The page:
Click to see the full signature
Reply to
The Natural Philosopher
As most all of you mentioned, I foolishly forgot all about not being at sea level and that pressure goes down the higher up you are.
So I adjusted for that height too - only to conclude I still missed 4 hPa.
Yeah, right ... After some more pondering I realized that I was simply chugging on in the direction I entered this question with, and I should probably look at it from the other direction.
Assuming that the readout of the sensor is correct (which is an easy assumption, seeing that its carefully calibrated) I must conclude that my (roughly estimated) altitude is the one thats incorrect. That I compared my sensors readout with some data from the internet which was #1. rounded to whole numbers #2. had to be interpolated for my current location will surely not have helped either I also just took the canals waterlevel as being at sea level. Which ofcourse isn't quite true.
An around 32 meter difference (4 hPa difference between my altitude-adjusted pressure and the one I guestimated from the internet) does seem like a lot, but missing a few meters here and there quickly adds up.
Grumble ... As the powers-that-be have not placed a weatherstation next to my building there is ofcourse no way to do some direct un-compensated data comparision ... :-)
Thanks for the help guys.
Regards, Rudy Wieser
Reply to
R.Wieser
I refer you to A Dumas' point elsethread - to quote:
Add that 10% to your other sources of error and I think you'll find you're doing quite well to be as close as you are.
--
Steve O'Hara-Smith                          |   Directable Mirror Arrays 
C:\>WIN                                     | A better way to focus the sun 
 Click to see the full signature
Reply to
Ahem A Rivet's Shot
For a rough and ready altitude, GPS in your smart phone can tell you to within about 10 meters
formatting link

I got reading from 95m -115m...
--
  ?A leader is best When people barely know he exists. Of a good leader,  
who talks little,When his work is done, his aim fulfilled,They will say,  
 Click to see the full signature
Reply to
The Natural Philosopher
Ahem,
...
Thanks. 32 meters (4 hPs) +/- 10% still sounds like a lot though (wouldn't want to jump it, not even into water).
Regards, Rudy Wieser
Reply to
R.Wieser
On Wed, 1 Jul 2020 10:07:21 +0200, "R.Wieser" declaimed the following:
Well, there IS the act of taking the unit down to ground level, to minimize estimated building height.
You didn't give a more precise location earlier, so looking up elevations isn't going to be that useful (from my view).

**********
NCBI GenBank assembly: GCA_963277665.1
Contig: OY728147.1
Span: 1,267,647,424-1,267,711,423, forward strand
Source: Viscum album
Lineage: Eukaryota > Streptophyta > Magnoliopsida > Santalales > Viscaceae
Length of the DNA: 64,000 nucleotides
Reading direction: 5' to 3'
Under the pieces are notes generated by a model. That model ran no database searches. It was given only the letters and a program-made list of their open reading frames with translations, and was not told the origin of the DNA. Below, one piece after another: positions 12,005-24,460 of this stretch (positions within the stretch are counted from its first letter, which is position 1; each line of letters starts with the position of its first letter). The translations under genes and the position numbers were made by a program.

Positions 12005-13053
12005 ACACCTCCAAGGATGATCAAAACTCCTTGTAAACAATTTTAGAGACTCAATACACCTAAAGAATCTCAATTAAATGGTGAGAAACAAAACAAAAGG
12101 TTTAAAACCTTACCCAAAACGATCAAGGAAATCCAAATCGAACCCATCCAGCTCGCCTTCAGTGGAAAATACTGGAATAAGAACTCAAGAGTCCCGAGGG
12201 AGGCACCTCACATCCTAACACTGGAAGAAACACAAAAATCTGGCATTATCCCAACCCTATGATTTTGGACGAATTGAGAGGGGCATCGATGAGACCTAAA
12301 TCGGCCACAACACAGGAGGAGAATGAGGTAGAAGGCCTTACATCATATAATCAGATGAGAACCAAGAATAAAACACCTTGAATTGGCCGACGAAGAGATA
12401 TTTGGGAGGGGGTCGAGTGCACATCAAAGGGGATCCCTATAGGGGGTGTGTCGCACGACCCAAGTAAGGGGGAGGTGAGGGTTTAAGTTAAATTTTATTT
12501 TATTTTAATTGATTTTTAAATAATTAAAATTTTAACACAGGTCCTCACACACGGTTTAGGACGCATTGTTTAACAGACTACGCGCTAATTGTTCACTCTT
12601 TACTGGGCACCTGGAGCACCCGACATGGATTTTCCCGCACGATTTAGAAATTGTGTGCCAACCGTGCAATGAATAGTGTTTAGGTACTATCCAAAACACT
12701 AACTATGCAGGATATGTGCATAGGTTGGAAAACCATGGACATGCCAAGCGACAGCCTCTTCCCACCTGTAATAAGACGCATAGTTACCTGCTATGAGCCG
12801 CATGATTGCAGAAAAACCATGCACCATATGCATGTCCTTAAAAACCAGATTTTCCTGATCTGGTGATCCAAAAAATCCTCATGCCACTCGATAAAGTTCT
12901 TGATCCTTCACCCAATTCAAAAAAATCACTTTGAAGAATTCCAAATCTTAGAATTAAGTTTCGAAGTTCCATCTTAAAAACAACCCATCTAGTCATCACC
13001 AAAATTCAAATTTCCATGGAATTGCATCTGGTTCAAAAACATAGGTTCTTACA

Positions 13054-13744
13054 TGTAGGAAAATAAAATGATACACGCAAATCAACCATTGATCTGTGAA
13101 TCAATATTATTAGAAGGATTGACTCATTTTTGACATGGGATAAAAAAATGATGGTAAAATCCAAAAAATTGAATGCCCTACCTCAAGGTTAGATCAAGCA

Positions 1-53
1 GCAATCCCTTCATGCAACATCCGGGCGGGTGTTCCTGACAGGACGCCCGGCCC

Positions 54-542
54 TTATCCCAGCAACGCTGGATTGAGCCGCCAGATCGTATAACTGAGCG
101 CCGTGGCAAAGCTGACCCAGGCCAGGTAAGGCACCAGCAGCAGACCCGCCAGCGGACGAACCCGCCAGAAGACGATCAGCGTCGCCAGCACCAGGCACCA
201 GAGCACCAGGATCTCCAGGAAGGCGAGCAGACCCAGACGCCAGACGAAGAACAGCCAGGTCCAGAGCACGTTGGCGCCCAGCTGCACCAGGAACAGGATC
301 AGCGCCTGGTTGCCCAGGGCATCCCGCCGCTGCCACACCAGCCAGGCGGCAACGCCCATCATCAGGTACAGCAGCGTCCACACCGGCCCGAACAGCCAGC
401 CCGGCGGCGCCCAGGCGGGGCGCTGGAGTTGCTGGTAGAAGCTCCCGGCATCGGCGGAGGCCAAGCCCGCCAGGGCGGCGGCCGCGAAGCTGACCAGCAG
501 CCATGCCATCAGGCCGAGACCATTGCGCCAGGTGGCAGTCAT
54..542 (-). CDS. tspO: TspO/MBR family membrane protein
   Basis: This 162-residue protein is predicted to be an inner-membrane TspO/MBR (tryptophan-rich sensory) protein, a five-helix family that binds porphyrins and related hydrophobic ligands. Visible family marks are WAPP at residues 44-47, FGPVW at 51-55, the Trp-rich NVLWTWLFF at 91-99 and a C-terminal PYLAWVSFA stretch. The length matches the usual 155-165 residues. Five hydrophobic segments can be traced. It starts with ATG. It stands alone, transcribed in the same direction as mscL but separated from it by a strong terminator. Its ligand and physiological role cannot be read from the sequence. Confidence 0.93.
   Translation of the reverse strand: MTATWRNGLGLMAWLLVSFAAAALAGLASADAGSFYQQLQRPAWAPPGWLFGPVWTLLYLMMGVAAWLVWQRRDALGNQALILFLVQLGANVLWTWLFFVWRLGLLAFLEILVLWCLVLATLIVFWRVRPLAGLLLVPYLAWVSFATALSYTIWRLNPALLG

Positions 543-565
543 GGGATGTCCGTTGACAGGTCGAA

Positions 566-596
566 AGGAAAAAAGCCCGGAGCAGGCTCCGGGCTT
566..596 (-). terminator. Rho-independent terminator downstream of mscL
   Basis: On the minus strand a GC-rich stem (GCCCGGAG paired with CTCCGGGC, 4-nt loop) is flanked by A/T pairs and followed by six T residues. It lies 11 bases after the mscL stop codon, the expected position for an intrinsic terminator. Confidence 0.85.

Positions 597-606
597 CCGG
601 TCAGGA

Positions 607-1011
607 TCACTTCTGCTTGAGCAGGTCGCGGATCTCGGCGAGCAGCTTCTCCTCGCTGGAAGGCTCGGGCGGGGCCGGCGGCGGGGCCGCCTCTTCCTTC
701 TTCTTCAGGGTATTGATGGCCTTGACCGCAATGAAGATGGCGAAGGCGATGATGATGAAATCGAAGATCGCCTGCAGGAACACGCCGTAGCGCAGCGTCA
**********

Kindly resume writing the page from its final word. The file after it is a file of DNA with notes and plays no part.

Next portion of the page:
formatting link
has the Amsterdam region varying from -20 (airport to the west) to +60 feet (a +70 ft spire near "Amsterdam-Slatervaart" [if I read the map correctly]).
--
	Wulfraed                 Dennis Lee Bieber         AF6VN 
	wlfraed@ix.netcom.com    http://wlfraed.microdiversity.freeddns.org/
Reply to
Dennis Lee Bieber
Dennis,
I was thinking of that too, but as that would not give me any kind of a (new) reference I did not want to roll out my extension cord for that :-)
Alas, I got JS disabled on my machine, which makes that site rather unusable to me.
Question: Assuming that I put another OS installation on a new MicroSD card specifically for browsing tha intarwebz, is there any way to erase /all/ of the data Chromium stores ? Having to reinstall everything every time isn't quite my thing ...
Regards, Rudy Wieser
Reply to
R.Wieser
On Wed, 1 Jul 2020 18:49:21 +0200, "R.Wieser" declaimed the following:
On what machine? Location of files may vary.
I run Firefox on Windows... However, since I have (for another reason) an R-Pi running in a VNC viewer, I will comment that Chromium has, on the "..." drop-down menu:
New incognito window
which opens to (much better formatted in the browser )...
""" You?ve gone incognito Now you can browse privately, and other people who use this device won?t see your activity. However, downloads and bookmarks will be saved. Learn more
Chrome won?t save the following information: Your browsing history Cookies and site data Information entered in forms Your activity might still be visible to: Websites you visit Your employer or school Your internet service provider """
Or... delete everything in .config/chromium (if on an R-Pi or other Linux system)
pi@rpi3bplus-1:~$ ls .config/chromium BrowserMetrics-spare.pma InterventionPolicyDatabase SafetyTips CertificateRevocation 'Local State' ShaderCache CertificateTransparency MEIPreload SingletonCookie 'Crash Reports' NativeMessagingHosts SingletonLock Default OriginTrials SingletonSocket Dictionaries 'Safe Browsing' SSLErrorAssistant FileTypePolicies 'Safe Browsing Cookies' 'Subresource Filter' 'First Run' 'Safe Browsing Cookies-journal' pi@rpi3bplus-1:~$
Though I haven't tested to see if some of those directories/files are needed to even run Chromium. "Default" is likely the current user specific data.
--
	Wulfraed                 Dennis Lee Bieber         AF6VN 
	wlfraed@ix.netcom.com    http://wlfraed.microdiversity.freeddns.org/
Reply to
Dennis Lee Bieber
Dennis,
My apologies. An RPi (ofcourse), most likely using noobs 3.2.x (easy to do a full reinstall with).
You can even do that from the comandline or a shortcut
Its just that, looking at who the major developers of Chromium are, I'm not too sure that either that "Incognito" mode or the "temporary profile" one work as advertised. ("evercookies" and "User IDs for advertising purposes" come to mind). Hence my question in regard to erasing /every/ file it writes to.
Regards, Rudy Wieser
Reply to
R.Wieser

ElectronDepot website is not affiliated with any of the manufacturers or service providers discussed here. All logos and trade names are the property of their respective owners.